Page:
Today, I was on a quest to find out where the Moccasin Trail went. This is the trail down by Beaver Lake and I had done a short walk along this trail last week. We started at the same point I had before, at the back of the B loop in the Campground. I was disappointed in not seeing the great blue heron today. The trail is easy to follow as it skirts the lake at the back of the campground. As we began to get past the campground, the trail became increasingly more faint and the footing uneven. It seemed hardly more than a fisherman’s path to a favorite spot. With no indication of how long this trail is and without blazes to mark the way, with decided to turn back.
|Fishermen on Beaver Lake|
Gene spoke with the campground manager and he indicated that the trail pretty much circles the lake. That would make it a couple or three miles in length which would be a very nice loop. I was anxious to see if I could connected the dots.
After lunch we drove up to the parking lot by the dam and went exploring. We found a path from the parking lot, but it eventually faded away and again we thought it was probably just a fisherman’s path. Back at the dam, we looked for a way to get to the other side without walking through water. Perhaps in dry weather, the road wouldn’t be flooded and it would be an easy walk to the other side. Today, however, there was water flowing over the road. It wasn’t very deep and many cars passed through, but our car is very low to the ground and we just didn’t want to do it so we don’t know whether we could have found the trail on the other side or not.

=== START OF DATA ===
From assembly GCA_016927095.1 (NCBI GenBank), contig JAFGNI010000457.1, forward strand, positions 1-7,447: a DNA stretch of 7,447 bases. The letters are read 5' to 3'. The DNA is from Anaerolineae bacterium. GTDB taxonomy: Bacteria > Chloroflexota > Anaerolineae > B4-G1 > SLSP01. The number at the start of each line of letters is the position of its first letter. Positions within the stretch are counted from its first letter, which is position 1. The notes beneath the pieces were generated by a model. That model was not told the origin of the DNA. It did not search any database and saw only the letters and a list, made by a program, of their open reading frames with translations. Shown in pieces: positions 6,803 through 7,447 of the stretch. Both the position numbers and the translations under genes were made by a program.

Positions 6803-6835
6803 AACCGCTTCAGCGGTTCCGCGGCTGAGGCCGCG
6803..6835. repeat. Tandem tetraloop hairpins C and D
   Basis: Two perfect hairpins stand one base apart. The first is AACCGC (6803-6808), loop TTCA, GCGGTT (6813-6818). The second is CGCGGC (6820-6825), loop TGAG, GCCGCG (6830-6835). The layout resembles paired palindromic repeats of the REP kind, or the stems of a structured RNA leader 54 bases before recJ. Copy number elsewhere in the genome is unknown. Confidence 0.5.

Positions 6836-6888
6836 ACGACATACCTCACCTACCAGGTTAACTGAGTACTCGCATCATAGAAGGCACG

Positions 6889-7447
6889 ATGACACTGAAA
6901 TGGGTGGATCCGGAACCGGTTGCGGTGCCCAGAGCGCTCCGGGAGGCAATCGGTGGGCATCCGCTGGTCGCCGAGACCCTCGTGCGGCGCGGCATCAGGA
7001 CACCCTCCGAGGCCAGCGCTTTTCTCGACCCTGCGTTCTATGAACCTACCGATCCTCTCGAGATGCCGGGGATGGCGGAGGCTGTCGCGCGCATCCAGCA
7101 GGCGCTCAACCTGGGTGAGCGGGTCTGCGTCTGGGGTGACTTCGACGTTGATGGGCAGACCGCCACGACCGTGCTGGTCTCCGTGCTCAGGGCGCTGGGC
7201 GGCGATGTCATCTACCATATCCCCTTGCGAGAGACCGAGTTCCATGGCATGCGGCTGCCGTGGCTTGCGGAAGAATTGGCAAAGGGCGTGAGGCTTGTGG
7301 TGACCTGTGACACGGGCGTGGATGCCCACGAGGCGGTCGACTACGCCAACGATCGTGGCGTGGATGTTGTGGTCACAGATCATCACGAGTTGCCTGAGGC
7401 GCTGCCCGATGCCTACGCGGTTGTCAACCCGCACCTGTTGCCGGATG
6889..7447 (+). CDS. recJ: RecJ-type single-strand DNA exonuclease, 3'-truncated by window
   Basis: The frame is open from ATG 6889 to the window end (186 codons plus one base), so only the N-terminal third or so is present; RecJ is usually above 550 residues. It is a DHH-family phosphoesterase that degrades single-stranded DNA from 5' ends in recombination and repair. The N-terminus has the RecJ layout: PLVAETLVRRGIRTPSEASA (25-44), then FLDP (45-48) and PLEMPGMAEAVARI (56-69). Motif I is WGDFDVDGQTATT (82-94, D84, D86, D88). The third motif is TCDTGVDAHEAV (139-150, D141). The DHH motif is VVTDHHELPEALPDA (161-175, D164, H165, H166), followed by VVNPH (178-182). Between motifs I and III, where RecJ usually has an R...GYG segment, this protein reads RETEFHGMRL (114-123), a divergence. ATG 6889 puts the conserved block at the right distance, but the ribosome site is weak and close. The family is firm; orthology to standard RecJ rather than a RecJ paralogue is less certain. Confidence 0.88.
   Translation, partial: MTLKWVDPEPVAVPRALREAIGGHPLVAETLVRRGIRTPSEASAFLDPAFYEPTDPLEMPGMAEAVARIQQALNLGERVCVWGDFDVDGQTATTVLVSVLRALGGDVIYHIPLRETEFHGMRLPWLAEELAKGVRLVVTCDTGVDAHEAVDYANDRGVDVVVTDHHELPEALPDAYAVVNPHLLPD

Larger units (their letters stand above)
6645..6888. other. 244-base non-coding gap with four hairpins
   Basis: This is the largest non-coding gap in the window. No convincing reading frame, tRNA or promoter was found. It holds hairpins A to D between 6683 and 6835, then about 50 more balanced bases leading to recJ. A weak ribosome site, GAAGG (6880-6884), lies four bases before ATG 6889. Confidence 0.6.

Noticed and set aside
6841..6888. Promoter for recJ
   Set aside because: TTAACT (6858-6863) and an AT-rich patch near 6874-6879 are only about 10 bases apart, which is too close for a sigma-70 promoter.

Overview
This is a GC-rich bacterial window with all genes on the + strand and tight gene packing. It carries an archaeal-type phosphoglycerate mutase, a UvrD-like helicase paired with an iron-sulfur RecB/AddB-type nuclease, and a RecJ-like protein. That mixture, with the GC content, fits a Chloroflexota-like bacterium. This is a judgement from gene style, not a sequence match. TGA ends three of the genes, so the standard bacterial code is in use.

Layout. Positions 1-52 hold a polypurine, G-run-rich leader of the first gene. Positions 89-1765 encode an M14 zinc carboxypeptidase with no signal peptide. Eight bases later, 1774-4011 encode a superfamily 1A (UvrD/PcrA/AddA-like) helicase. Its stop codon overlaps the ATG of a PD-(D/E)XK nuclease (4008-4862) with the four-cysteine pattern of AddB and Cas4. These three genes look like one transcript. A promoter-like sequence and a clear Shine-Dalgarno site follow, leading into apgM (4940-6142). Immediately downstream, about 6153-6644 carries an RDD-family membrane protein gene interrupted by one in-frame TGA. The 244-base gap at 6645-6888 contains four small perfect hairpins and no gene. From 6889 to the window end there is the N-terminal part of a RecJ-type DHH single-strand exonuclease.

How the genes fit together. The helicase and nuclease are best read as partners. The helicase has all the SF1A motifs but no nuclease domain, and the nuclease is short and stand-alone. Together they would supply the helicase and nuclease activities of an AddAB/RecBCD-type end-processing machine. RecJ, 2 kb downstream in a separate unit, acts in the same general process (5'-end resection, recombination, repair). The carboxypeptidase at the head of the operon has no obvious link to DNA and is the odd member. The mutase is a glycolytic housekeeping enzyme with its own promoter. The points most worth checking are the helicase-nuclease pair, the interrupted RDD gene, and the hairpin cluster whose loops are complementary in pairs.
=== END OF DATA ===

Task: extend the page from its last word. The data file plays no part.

|Water flowing over the road at the dam.|
I may try walking the path again on Monday to see how far I can get. Otherwise, I may just have to abandon my efforts on this trail. Too bad, too. It has great appeal being assessable to the campground and an easy walk along the lake.
Our next stop was the lower portion of the Treetop Nature Trail. One of the objectives of the Alabama Wildlife Center, located in the Park, is to rehabilitate injured birds. They do a fantastic job and many birds are returned to the wild. However, there are birds which sustain such debilitating injuries that they can no longer survive in the wild. These birds are cared for by the staff, friends, and volunteers of the Wildlife Center and live in huge cages along this trail. It was sad, in a way to see these magnificent birds caged, but, on the other hand, they wouldn’t survive on their own. Even though we didn’t do it, this trail continues up the hill and ends at the Wildlife Center building in about a half mile.
Tomorrow, we’re going to tackle some of the Yellow Trail. We haven’t done much of it so are looking forward to something new and different.
We want to welcome our two newest followers--Teri and Hembree (2025). We’re glad to have you both tagging along.
That’s it for today. Thanks for tagging along.